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Articles by R. K Naviaux
Total Records ( 1 ) for R. K Naviaux
  J. R Gayen , K Zhang , S. P RamachandraRao , M Mahata , Y Chen , H. S Kim , R. K Naviaux , K Sharma , S. K Mahata and D. T. O'Connor
  Background—

Oxidative stress, an excessive production of reactive oxygen species (ROS) outstripping antioxidant defense mechanisms, occurs in cardiovascular pathologies, including hypertension. In the present study, we used biochemical, physiological, and pharmacological approaches to explore the role of derangements of catecholamines, ROS, and the endothelium-derived relaxing factor nitric oxide (NO) in the development of a hyperadrenergic model of hereditary hypertension: targeted ablation (knockout [KO]) of chromogranin A (Chga) in the mouse.

Methods and Results—

Homozygous (–/–) Chga gene knockout (KO) mice were compared with wild-type (WT, +/+) control mice. In the KO mouse, elevations of systolic and diastolic blood pressure were accompanied by not only elevated catecholamine (norepinephrine and epinephrine) concentrations but also increased ROS (H2O2) and isoprostane (an index of lipid peroxidation), as well as depletion of NO. Renal transcript analyses implicated changes in Nox1/2, Xo/Xdh, and Sod1,2 mRNAs in ROS elevation by the KO state. KO alterations in blood pressure, catecholamines, H2O2, isoprostane, and NO could be abrogated or even normalized (rescued) by either sympathetic outflow inhibition (with clonidine) or NADPH oxidase inhibition (with apocynin). In cultured renal podocytes, H2O2 production was substantially augmented by epinephrine (probably through β2-adrenergic receptors) and modestly diminished by norepinephrine (probably through 1-adrenergic receptors).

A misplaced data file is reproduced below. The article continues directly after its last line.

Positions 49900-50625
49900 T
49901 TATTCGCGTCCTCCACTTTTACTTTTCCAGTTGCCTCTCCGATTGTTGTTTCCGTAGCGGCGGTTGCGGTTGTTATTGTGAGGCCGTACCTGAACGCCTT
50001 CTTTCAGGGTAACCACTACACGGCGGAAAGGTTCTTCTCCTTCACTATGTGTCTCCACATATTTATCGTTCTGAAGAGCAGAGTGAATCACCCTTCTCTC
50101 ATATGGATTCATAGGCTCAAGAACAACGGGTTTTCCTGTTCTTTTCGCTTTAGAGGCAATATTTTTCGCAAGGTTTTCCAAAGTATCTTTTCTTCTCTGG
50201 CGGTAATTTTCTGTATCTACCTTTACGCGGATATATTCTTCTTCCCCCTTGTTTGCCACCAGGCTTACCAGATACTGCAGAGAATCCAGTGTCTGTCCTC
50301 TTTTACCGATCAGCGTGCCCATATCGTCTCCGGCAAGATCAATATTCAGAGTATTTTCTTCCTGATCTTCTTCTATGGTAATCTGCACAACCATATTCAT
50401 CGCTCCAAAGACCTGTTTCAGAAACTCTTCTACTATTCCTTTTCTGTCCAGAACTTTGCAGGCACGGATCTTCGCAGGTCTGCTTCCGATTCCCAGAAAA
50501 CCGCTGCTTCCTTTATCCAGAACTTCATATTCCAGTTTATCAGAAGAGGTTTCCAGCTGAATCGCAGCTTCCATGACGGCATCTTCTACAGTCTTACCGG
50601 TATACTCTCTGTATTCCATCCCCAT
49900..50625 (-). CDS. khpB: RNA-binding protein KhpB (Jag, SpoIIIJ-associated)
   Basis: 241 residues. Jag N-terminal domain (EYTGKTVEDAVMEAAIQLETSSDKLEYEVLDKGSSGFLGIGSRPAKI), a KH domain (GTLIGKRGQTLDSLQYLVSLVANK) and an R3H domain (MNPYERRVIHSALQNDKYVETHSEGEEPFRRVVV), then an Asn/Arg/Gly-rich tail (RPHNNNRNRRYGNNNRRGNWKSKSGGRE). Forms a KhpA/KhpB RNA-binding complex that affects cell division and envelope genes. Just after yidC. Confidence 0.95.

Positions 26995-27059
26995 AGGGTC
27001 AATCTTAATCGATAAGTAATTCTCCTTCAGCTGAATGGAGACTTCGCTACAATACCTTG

Conclusions—

ROS appear to play a necessary role in the development of hyperadrenergic hypertension in this model, in a process mechanistically linking elevated blood pressure with catecholamine excess, renal transcriptional responses, ROS elevation, lipid peroxidation, and NO depletion. Some of the changes appear to be dependent on transcription, whereas others are immediate. The cycle could be disrupted by inhibition of either sympathetic outflow or NADPH oxidase. Because common genetic variation at the human CHGA locus alters BP, the results have implications for antihypertensive treatment as well as prevention of target-organ consequences of the disease. The results document novel pathophysiological links between the adrenergic system and oxidative stress and suggest new strategies to probe the role and actions of ROS within this setting.

 
 
 
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